Throughout Truman’s fascination with Lynne and other white women, he periodically returns to Meridian for spiritual and physical comfort. One of those homecomings leaves Meridian pregnant, and she suffers a subsequent abortion alone, never telling Truman. Although Meridian ultimately reconciles spiritually with Truman, she must learn to love and accept him and Lynne in the act of letting them go.
Letting go becomes a discipline that Meridian perfects as her purpose matures. When the movement demands that she vow to kill for it if need be, Meridian cannot comply. She realizes her willingness to sacrifice and even die for the cause, but when she cannot say what the group wants to hear, Meridian lets them go. She returns to the South, where she lives a spartan life of emotional wealth, working for poor black people in small, everyday ways. Such seemingly insignificant protests, in fact, come to define the Civil Rights movement for many people. Again, Walker extracts the political from the personal.
Meridian’s almost saintly qualities magnify Walker’s belief in the power of personal discipline. Meridian is not perfect, however; her physical maladies and her guilt concerning her mother and child combine effectively to cripple her until she determines to move toward a life of work with which she is morally comfortable. Only then does her strength return. By her example, Truman comes to see the power in her life and dedicates himself to similar work.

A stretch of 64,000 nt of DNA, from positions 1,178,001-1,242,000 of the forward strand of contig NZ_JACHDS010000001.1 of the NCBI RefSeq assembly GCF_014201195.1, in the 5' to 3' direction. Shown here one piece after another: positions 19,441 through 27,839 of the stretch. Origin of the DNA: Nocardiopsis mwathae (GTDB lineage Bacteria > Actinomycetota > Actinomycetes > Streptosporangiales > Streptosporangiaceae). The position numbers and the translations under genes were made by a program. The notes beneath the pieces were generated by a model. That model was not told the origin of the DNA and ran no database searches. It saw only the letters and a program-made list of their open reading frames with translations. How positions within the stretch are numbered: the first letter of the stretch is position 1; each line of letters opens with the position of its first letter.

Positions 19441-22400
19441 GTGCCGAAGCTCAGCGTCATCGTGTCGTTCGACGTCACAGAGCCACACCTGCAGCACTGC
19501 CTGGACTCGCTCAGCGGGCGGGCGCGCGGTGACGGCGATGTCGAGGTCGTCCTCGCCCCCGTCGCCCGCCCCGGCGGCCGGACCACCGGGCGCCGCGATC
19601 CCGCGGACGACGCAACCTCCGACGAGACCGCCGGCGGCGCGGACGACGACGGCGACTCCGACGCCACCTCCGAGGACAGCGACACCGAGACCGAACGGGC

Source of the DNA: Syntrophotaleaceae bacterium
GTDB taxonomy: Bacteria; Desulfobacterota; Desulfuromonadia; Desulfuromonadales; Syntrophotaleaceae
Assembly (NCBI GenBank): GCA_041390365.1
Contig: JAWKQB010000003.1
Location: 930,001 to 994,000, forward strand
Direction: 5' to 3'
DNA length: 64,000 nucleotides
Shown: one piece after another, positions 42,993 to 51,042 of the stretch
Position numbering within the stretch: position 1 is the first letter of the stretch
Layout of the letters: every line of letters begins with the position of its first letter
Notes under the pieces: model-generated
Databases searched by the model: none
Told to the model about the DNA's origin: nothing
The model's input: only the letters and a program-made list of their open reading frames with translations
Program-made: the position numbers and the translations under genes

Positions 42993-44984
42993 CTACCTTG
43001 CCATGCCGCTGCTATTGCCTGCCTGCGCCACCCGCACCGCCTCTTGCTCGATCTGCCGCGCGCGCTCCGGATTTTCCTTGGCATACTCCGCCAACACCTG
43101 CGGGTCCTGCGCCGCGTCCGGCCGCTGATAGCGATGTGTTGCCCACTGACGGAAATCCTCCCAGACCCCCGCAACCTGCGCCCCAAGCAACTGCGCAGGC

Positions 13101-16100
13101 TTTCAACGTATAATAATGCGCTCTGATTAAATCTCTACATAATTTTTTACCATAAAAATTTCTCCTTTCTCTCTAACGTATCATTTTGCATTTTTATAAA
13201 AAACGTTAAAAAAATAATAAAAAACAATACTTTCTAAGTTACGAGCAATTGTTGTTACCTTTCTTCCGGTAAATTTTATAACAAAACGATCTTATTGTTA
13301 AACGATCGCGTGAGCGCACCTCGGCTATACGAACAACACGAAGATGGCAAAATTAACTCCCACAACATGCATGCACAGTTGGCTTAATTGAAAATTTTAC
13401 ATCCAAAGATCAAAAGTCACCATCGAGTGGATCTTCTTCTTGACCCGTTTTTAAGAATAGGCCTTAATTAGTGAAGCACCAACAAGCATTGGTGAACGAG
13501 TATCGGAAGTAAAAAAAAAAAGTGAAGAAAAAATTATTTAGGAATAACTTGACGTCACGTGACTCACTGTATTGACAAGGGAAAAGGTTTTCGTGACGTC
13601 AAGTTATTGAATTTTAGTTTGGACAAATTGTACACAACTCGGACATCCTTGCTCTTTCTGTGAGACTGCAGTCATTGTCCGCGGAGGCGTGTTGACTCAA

Meridian proclaims that true revelation comes from personal change and growth. Although the novel deals with a particular political time period, implications of moral responsibility, love, and sacrifice transcend the specific, making Meridian a novel of timely worth.
The Color Purple
First published: 1982
Type of work: Novel
Celie’s letters to God and to her sister Nettie illustrate her metamorphosis from oppression to confidence; Nettie’s letters from Africa record her experience as a missionary.
Walker’s third novel, The Color Purple, made her famous, winning both the Pulitzer Prize and the American Book Award. The novel takes the form of letters: from Celie to God and Nettie, from Nettie in Africa to Celie. The letters afford the characters the opportunity to speak in their own voices, their own unique language. Not only does the language enhance the storytelling qualities of the novel, but the changes in Celie’s language also illustrate her emotional growth.
Warned by her father to tell “nobody but God” about his sexual abuse of her, Celie writes letters to God that tell of repeated rape resulting in the births of two babies, of the babies’ removal by her father, and of being married off to Mr. _______, a man whose name Celie will not speak. Woven into the letters as well are details of day-to-day farming life in the South that involves racism and economic hardship. Celie’s life of mistreatment and drudgery continues unabated until Shug Avery, a blues singer and Mr. _______’s former lover, appears. Shug is beautiful, stubborn, and independent—traits that Celie has never seen in a woman. Their unlikely friendship changes Celie’s life. Shug convinces Mr. _______ to stop beating Celie and encourages her to see herself as a worthwhile person. The feeling between them intensifies, and Shug and Celie become lovers for a time.